Last year I had a series of conversations with a prospective client. Like many entrepreneurs, she and her partner had gone into business with little formality. Things were fine for a while, and their company quickly became profitable. As the business grew and got more complex they found themselves facing situations and challenges they didn’t anticipate. Soon enough, the differences between them – in values, expectations, and goals – became evident and started to make their relations tense. They even worked with a business consultant who gave them what sounded to me like excellent advice. Unfortunately, they couldn’t agree how to implement the strategies, so they did nothing and missed some potential for growth.
By the time the business partners realized that they needed to work on their relationship, they had been actively avoiding each other for several months. If they had come to me earlier I would have been able to help them understand their differences and then either work together despite them, or plan an amicable break-up. As it was, things had deteriorated to the point where it would have taken a major effort on both their parts to put things right. And I could sense that they didn’t want to make that effort, even though it would have brought them a more stable business with better revenue.
The unfortunate truth is that these kinds of situations rarely improve by themselves. The conflicts you have with your business partner in Week One will be the conflicts you have in Week One Hundred unless you take steps to resolve them.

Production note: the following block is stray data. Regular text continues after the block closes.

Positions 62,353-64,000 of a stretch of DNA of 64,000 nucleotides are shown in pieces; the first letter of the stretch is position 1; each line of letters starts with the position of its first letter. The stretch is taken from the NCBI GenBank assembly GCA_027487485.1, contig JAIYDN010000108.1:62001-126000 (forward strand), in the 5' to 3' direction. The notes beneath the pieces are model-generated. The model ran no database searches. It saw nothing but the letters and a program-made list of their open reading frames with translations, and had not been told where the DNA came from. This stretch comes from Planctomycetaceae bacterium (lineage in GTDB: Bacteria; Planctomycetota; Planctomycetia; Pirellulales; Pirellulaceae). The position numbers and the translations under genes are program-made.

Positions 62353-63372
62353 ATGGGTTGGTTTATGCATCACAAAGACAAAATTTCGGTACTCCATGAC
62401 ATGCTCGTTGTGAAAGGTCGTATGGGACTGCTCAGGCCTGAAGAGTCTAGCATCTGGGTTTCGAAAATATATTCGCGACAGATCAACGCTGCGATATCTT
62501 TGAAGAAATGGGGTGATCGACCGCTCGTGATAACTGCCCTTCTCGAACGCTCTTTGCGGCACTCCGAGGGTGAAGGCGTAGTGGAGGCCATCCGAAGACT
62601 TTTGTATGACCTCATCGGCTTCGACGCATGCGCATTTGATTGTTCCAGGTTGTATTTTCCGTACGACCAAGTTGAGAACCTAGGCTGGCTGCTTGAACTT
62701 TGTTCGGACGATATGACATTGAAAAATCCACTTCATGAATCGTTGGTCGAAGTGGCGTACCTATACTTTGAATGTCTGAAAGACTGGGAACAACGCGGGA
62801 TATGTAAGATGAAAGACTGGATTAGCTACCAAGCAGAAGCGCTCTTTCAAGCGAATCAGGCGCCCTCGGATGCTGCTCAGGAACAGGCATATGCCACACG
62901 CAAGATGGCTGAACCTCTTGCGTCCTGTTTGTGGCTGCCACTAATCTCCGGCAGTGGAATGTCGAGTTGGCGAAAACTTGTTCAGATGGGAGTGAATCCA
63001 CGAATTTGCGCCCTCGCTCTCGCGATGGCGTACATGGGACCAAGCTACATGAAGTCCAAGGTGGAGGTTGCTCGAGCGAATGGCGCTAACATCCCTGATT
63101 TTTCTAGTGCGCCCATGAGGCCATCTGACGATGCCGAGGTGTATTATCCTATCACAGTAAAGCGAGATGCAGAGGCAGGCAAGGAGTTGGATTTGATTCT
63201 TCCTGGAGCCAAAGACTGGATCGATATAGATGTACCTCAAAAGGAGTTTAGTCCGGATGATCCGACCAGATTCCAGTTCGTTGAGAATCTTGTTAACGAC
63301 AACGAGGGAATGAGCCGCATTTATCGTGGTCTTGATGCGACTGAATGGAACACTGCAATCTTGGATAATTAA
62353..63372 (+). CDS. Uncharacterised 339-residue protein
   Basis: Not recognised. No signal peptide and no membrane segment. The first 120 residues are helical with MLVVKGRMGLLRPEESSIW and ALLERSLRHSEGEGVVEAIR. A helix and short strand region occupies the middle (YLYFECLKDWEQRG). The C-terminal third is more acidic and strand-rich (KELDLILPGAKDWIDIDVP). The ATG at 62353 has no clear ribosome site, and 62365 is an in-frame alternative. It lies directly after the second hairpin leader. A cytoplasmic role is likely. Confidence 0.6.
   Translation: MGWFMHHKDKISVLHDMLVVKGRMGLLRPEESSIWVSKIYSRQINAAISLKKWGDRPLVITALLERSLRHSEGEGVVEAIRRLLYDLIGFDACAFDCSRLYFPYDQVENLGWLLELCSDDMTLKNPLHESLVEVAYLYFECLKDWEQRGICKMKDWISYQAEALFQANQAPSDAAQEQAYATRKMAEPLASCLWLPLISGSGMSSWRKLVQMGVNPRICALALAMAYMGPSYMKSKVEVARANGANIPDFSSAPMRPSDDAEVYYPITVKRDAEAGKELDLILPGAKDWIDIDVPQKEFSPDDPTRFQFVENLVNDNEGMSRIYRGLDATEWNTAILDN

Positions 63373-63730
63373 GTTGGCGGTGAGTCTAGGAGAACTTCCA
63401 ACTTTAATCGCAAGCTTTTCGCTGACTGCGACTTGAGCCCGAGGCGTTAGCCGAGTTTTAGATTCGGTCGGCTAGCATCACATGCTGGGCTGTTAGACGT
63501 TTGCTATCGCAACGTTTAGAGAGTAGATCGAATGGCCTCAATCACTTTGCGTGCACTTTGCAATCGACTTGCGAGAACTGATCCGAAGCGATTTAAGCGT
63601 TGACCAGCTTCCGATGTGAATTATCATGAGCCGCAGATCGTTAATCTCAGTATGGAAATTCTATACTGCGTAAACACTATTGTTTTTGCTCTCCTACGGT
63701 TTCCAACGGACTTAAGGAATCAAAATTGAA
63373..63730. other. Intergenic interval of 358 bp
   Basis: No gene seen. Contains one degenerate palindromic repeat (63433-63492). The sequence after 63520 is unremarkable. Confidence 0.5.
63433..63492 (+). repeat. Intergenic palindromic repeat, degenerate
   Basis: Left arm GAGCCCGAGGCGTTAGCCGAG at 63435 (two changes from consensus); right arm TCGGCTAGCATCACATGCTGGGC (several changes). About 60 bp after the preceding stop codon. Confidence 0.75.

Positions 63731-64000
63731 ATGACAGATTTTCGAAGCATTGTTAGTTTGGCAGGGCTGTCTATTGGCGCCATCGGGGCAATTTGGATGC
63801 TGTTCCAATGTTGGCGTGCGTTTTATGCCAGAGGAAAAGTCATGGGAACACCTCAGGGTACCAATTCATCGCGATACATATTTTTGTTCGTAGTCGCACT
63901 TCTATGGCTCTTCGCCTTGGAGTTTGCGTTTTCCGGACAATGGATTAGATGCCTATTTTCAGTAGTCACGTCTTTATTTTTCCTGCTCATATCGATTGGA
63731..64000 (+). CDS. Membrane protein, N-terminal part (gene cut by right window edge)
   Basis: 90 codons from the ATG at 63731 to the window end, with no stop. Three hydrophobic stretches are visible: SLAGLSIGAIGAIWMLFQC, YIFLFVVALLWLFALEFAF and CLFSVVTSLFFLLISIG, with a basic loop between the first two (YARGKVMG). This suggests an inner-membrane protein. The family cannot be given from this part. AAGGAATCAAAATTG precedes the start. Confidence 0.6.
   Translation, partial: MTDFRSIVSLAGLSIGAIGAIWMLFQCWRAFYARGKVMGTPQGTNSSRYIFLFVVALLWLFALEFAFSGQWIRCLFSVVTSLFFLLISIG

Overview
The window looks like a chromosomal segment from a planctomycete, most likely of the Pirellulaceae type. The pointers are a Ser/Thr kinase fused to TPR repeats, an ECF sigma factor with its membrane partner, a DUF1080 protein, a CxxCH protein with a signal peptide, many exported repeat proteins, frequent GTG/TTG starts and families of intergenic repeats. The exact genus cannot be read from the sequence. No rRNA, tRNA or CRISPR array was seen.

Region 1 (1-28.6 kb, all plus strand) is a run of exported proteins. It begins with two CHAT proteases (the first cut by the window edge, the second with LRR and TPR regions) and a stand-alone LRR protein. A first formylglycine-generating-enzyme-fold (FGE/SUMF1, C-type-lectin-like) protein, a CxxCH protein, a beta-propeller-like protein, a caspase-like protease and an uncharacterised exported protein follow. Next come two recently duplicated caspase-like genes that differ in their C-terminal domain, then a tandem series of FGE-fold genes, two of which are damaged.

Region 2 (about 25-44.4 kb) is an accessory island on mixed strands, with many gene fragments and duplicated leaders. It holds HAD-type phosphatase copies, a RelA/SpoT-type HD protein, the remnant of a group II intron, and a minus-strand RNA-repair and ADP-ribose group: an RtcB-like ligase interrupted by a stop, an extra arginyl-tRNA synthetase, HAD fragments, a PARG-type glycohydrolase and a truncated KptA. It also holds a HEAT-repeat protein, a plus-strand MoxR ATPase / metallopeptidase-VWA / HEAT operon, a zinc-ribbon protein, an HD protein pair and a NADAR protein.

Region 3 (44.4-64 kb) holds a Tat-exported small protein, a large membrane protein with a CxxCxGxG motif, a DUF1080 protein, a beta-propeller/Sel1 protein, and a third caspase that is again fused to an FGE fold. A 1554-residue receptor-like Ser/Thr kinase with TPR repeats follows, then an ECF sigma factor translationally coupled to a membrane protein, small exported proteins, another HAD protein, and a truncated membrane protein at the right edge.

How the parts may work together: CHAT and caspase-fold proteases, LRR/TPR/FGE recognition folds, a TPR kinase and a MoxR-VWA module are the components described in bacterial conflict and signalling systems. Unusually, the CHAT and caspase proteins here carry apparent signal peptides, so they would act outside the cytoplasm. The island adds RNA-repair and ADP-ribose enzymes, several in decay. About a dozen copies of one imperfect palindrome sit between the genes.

The costs of waiting are high: the longer you are in a sub-optimal business partnership,
- The higher the cost (in time, money, and emotion) to fix it
- The higher the cost (in time, money, and emotion) to make an exit
- The greater opportunity cost you incur because of it
And the longer you put off doing something to improve the partnership, the more damage the relationship is likely to incur.
Here are a few indications that it might make sense to get some advice or speak with a
- The same issues come up over and over
- Decisions (and difficult conversations) keep getting put off
- Introducing any kind of change to the business brings up resistance
- You’re avoiding one another, or avoiding face-to-face conversations
Do I believe that “the earlier, the better”? Not exactly. Partners need to be sure that their business has a chance to be profitable before it makes sense to invest in it. That said, earlier interventions usually have a better chance of succeeding than do interventions begun long after negative patterns have already established themselves.
About the image: Dawn at the Sula River by Pavlo Prystai via Wikimedia Commons.